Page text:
8 Page8 Mixing Adding and Subtracting Integers: Find the sum or difference for each question. (+14)  (+9) = (+6) + (13) = (4) + (+1) = (6) + (+10) = (+14)  (4) = (0) + (+15) = (0) + (9) = (+1) + (+24) = (+3) + (14) = (24) + (+14) = (+17) + (+14) = (+23) + (+14) = (+14) + (+9) = (+21) + (+21) = (3)  (+4) = (+5)  (+3) = (22) + (+20) = (+18)  (+21) = (+6) + (25) = (+17) + (+6) = (+24) + (+11) = (+21)  (+3) = (+35)  (+24) = (5) + (+8) = (4)  (9) = (+25)  (+2) = (22) + (22) = (44)  (19) = (+3)  (+10) = (+22)  (+4) = (+14)  (+9) = (+5) (+6) + (13) = (7) (4) + (+1)
9 Page9 Lesson #3: Multiplication & Division with Integers When multiplying or dividing integers you treat multiply or divide the numbers as though they are natural numbers, then use the properties below to determine the sign of the product or a quotient. Properties for Multiplication of two Integers: Solve for the following products: a) c) b) d) When two or more numbers are multiplied the result is called the product. Properties for Division of two Integers: This Symbolically Means the same as this: Solve for the following quotients: a) c) b) d)
10 Page10 e) g) f) h) Multiplication & Division of Integers Assignment: Find each product. (6)x0 = 7x3 = 6x(10) = (3)x(5) = 8x(2) = (4)x(10) = 10x(3) = 3x5 = 9x(4) = 10x4 = 10x(4) = 5x9 = 0x(10) = 11x11 = 2x3 = (4)x(12) = (4)x(6) = (10)x(2) = 3x12 = 4x7 = 3x(3) = Find each quotient. 96 (12) = (40) (10) = (55) 5 = 63 9 = (63) (9) = (8) 2 = (90) (10) = 36 (6) = =
11 Page = 49 7 = (100) 10 = 35 5 = (25) 5 = 48 (4) = = (24) (12) = (96) 8 = 60 (5) = (30) 5 = 14 2 = (14) (7) = (16) 2 = (110) 10 = (66) 11 = (63) 9 = 80 (10) = (36) (12) = 18 9 = 18 (2) = Perform the indicated operation and simplify. 7 + (8) = 16 (4) = 9  (11) = = 8 (10) = 4  (6) = (3) + 11 = (2) + 5 = 20 (2) = (8) 4 = (9) 6 = (1) (10) = 3 + (11) = 1 (7) = 1  (9) =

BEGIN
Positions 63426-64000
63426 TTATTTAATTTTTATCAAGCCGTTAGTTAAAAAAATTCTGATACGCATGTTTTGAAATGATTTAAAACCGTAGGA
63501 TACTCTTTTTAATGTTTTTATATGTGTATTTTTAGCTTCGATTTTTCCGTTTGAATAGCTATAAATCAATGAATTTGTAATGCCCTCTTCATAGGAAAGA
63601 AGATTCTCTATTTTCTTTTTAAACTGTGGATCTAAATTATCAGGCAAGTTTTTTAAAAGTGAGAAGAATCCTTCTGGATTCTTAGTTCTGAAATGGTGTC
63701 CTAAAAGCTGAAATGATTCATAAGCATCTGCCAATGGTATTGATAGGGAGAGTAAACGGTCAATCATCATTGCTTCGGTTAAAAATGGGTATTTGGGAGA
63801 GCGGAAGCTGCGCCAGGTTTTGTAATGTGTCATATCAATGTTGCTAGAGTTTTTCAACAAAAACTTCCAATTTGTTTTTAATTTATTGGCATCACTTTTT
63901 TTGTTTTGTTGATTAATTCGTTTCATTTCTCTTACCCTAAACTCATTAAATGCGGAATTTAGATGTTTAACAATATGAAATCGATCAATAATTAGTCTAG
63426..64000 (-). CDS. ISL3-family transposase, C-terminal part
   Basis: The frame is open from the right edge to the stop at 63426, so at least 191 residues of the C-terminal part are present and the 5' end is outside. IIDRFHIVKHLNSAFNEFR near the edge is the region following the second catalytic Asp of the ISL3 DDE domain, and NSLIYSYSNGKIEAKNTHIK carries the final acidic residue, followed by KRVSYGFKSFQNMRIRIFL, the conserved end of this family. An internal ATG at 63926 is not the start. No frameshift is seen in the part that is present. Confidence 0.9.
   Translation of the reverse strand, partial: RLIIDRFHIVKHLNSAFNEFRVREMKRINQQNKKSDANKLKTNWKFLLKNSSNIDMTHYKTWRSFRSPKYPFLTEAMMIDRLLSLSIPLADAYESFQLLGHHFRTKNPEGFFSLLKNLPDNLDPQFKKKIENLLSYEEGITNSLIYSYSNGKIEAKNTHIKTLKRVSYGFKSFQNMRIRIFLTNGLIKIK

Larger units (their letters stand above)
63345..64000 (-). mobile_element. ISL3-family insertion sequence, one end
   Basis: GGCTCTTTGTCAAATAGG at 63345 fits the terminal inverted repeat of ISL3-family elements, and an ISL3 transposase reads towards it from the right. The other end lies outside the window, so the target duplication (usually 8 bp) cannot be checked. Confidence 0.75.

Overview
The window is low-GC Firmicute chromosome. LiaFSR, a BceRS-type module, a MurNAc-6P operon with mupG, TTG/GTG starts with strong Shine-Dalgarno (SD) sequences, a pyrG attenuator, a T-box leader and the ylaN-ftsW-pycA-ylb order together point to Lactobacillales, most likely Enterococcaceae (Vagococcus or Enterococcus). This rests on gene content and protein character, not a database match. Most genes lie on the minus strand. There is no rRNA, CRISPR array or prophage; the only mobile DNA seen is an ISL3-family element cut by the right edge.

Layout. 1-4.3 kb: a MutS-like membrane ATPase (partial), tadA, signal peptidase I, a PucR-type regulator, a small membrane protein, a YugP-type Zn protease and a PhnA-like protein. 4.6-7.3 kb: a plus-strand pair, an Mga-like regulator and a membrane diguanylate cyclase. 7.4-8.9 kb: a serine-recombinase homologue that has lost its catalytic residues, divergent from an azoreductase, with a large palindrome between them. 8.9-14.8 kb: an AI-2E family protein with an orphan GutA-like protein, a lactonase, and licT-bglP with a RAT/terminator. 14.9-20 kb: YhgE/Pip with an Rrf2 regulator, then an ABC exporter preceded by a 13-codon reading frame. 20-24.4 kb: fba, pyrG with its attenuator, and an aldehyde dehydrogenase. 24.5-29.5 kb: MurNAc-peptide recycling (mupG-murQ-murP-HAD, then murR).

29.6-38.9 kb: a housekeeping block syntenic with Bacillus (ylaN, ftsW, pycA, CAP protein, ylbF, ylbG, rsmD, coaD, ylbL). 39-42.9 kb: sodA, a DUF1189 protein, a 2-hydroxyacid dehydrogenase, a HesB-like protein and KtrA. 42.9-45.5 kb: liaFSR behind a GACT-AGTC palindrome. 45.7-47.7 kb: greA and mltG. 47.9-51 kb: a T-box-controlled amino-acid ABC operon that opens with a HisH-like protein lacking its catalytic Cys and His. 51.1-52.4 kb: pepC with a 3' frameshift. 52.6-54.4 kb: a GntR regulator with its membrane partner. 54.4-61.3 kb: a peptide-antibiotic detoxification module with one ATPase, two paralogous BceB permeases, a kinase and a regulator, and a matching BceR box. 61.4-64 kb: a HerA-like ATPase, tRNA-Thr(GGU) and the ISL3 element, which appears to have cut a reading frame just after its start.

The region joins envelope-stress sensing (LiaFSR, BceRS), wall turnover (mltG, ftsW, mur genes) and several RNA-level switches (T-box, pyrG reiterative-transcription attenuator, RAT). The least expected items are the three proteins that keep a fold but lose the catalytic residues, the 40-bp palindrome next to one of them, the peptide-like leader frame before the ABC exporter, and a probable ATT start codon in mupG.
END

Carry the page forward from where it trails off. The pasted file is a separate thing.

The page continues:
12 Page12 Lesson #4: Order of Operations of Integers In lessons #1 and #2 you learned how to add, subtract, multiply and divide integers. Now you will learn to extend your ability to evaluate expressions containing positive and negative integers. Before learning to evaluate using the order of operations you must know how to apply an exponent to an integer. An exponent is a base (integer) raised to a specific power. For example is an exponent. The base is the number 3 and the power is the number 2. This means to multiply the base by itself two times. Evaluate the following: Exponential Form Expanded Form Simplified When applying the order of operations the acronym BEDMAS can be used to remember the order in which to perform the operations. 1. First any expression within Brackets must be performed. Brackets may be inside of brackets, in which case the innermost brackets must be calculated first. 2. Secondly any Exponents must be calculated. 3. Thirdly any Division or Multiplication operations must be performed. These should be done as they appear from left to right. 4. Lastly and Addition or Subtraction operations must be performed. These also should be done as they appear from left to right. Evaluate the expression Apply BEDMAS You must begin by solving within the brackets. Use subtraction of integer rules to subtract these. Find the solution by adding the integers. Example 1: Evaluate the expression.
13 Page13 Evaluate the expression. Apply BEDMAS. Insert all invisible 1 s to make the negatives simpler. Since there are no calculations within brackets you get to move on to evaluating the exponent. Multiply and Divide from left to right. DO NOT CONFUSE THE SUBTRACTION SIGN BETWEEN AS A MULTIPLICATION! Use rules of subtracting integers to make this into a simpler expression. Evaluate. Example 2: Evaluate the expression a) b) Evaluate the expression [ ] [ ] [ ] [ ]. Apply BEDMAS. Beware of Invisible Brackets that exist around the entire numerator and entire denominator. Insert Invisible Brackets and Invisible 1 s Perform any multiplications within Brackets (once inside the brackets BEDMAS must be applied again) Add and subtract within the top brackets. Divide the integers. Example 3: Evaluate the expression a) b)
14 Page14 Order of Operations of Integers Assignment: Perform the operations in the correct order x x (3 + (1)) (5) (9) 5. 5 (1) (2) 7. 1 x 1+(9) (9 + (3)) 9. [(10 (10)) 7 ] x (6) ((6) x 2) 11. (6  (10)) (4 (2)) 12. (2+1) x 6 (9) 13. (2) 2 (1 (1)) (10 (2)  5)
15 Page x (9 + (9) ) x (2 + 3) x (9 + 7) (10 + (1  (5)) x 5) 18. (108) x (4) 2 x ( (4) + (6)) ( (1  (6))) + (4)